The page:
Published: November 03, 2021 | Comments
Change is continual in business, as there is an ebb and flow to what the market demands from contact center organizations. Seasonal surges and product launches can challenge contact centers to drive successful KPIs even under normal brick-and-mortar situations. New technologies and software platforms are launched. New organizational structures and new leadership development training are implemented. In addition, employees’ lives are evolving. New rules are on the horizon, and emotions are running high.
Change will always be part of business. How can you drive change successfully when you can’t see your team and their reactions to what you are driving? How can leadership drive change that won’t negatively impact performance? The key is to understand why driving change is so different from the brick-and-mortar environment.
In the work-at-home environment, people can’t see each other and talk like they did in the brick-and-mortar environment. Below this obvious fact lies the key - it is the actions of leadership and the emotions of the employees that represent the dual struggle for companies. The key is to duplicate the brick-and-mortar feelings for employees in the work-at-home environment. The actions of leaders and how they drive change are critical for this transition.
One of the most critical components to driving change successfully in a remote environment is communication feedback loops. These loops help to drive change successfully and are the key to understanding the emotions that drive employee actions. Equally important to understand is the speed at which negative gossip and discontent can spread—sometimes in just ten seconds. People can talk on the phone, chat, and text faster in a virtual environment than they can by getting out of their chairs and walking over to someone else. To add another challenging component, the negative gossip and discontent can’t be seen like it can in a physical environment. Leaders may not even know the negative gossip is happening until some metric shows up on a spreadsheet and the executive or contact center director is asking what’s happening.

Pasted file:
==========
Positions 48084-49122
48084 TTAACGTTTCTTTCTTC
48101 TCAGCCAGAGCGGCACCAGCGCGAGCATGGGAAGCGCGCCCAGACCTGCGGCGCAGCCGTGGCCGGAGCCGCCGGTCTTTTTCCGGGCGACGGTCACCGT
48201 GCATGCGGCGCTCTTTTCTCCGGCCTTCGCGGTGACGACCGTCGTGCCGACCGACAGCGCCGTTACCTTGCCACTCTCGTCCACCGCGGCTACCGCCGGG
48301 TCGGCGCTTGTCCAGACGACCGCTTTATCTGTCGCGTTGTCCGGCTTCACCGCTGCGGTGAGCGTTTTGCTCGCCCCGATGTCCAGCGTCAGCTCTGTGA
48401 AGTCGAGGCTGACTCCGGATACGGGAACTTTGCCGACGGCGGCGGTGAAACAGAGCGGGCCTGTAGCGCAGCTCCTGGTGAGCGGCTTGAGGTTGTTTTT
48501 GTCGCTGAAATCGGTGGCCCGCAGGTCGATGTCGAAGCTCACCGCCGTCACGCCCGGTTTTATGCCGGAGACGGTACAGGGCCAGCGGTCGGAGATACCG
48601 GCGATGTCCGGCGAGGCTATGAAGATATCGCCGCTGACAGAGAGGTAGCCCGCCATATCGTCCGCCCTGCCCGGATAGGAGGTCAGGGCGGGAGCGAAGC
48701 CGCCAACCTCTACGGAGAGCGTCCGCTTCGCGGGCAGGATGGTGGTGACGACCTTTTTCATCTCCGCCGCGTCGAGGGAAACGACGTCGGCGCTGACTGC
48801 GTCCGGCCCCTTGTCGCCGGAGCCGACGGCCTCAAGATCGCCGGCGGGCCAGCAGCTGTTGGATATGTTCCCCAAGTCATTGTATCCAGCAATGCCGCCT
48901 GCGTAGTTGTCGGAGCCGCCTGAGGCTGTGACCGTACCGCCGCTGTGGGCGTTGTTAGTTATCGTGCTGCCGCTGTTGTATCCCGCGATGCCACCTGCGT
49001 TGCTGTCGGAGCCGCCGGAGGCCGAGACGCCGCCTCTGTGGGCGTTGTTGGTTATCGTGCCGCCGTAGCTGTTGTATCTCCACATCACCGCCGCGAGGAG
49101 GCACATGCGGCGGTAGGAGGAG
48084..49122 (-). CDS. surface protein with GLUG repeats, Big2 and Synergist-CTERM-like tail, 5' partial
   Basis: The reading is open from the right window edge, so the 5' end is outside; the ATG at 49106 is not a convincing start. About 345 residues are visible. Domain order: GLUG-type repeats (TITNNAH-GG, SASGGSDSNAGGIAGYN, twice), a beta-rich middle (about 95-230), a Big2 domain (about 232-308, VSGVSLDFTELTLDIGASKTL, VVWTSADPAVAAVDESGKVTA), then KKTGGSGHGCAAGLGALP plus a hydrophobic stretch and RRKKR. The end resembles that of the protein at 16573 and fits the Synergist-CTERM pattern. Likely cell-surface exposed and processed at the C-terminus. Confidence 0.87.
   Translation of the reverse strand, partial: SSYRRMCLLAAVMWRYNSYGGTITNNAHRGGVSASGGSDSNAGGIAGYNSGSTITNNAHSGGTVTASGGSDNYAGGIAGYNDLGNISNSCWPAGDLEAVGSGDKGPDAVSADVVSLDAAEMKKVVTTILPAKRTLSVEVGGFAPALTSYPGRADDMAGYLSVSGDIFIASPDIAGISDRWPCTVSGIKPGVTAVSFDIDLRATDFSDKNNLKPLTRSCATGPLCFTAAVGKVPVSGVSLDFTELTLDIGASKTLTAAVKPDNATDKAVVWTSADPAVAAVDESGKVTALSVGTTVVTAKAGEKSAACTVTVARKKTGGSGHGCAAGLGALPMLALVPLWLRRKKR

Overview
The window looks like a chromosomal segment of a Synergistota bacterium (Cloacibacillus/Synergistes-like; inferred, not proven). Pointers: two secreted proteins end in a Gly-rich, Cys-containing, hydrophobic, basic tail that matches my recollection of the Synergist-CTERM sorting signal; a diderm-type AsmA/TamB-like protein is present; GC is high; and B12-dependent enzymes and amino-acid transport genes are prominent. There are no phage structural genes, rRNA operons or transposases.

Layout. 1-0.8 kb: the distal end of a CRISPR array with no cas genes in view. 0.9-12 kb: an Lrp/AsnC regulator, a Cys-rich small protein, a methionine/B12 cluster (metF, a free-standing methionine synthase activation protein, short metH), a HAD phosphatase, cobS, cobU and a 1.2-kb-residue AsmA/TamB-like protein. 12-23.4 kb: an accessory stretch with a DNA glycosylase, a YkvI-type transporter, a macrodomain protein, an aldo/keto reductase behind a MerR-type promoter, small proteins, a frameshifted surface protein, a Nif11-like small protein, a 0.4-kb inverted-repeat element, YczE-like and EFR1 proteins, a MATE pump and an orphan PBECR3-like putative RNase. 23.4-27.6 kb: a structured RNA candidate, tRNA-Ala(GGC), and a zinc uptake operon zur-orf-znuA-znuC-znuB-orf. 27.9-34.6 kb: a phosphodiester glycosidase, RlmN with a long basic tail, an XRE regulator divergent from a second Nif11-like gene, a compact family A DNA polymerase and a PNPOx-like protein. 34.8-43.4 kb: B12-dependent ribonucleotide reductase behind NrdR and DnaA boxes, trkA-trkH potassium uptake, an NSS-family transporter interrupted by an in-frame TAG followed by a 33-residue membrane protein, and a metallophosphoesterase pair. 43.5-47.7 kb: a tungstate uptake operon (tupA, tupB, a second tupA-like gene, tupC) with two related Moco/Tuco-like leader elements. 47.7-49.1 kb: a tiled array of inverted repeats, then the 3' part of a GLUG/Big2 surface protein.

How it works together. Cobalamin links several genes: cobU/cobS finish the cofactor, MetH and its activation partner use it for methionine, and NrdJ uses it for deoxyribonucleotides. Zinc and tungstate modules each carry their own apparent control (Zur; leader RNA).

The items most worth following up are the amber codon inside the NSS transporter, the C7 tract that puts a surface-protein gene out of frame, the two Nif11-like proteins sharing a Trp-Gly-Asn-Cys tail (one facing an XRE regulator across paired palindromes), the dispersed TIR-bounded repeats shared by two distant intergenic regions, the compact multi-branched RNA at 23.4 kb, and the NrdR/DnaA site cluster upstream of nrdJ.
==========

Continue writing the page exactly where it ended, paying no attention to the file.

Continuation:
Communication feedback loops, when driving change in the virtual/work-at-home environment should mirror the brick-and-mortar actions and emotions. While most organizations use email or notices on their intranet to make announcements, best practice inside the work-at-home environment is to duplicate the brick-and-mortar environment and utilize video.
In this video, it’s best to give an overall summary of the change and say that more details are coming. Components in a video are excitement, explanation from a strategic perspective of why the change is happening, and acknowledgement of any emotions briefly that the employees might immediately feel. During the video, assuring employees that leadership will acknowledge and answer all questions is a vital component. Reaffirming the team of the strategic importance of the change is equally important.
Next, make sure there is a place for questions and comments—a discussion board, team meeting, or a special chat room.
In addition to these channels, utilizing one- to three-question surveys can help drive engagement. When utilizing surveys it’s important to have an open text box for comments. This lends to employees feeling they are being heard.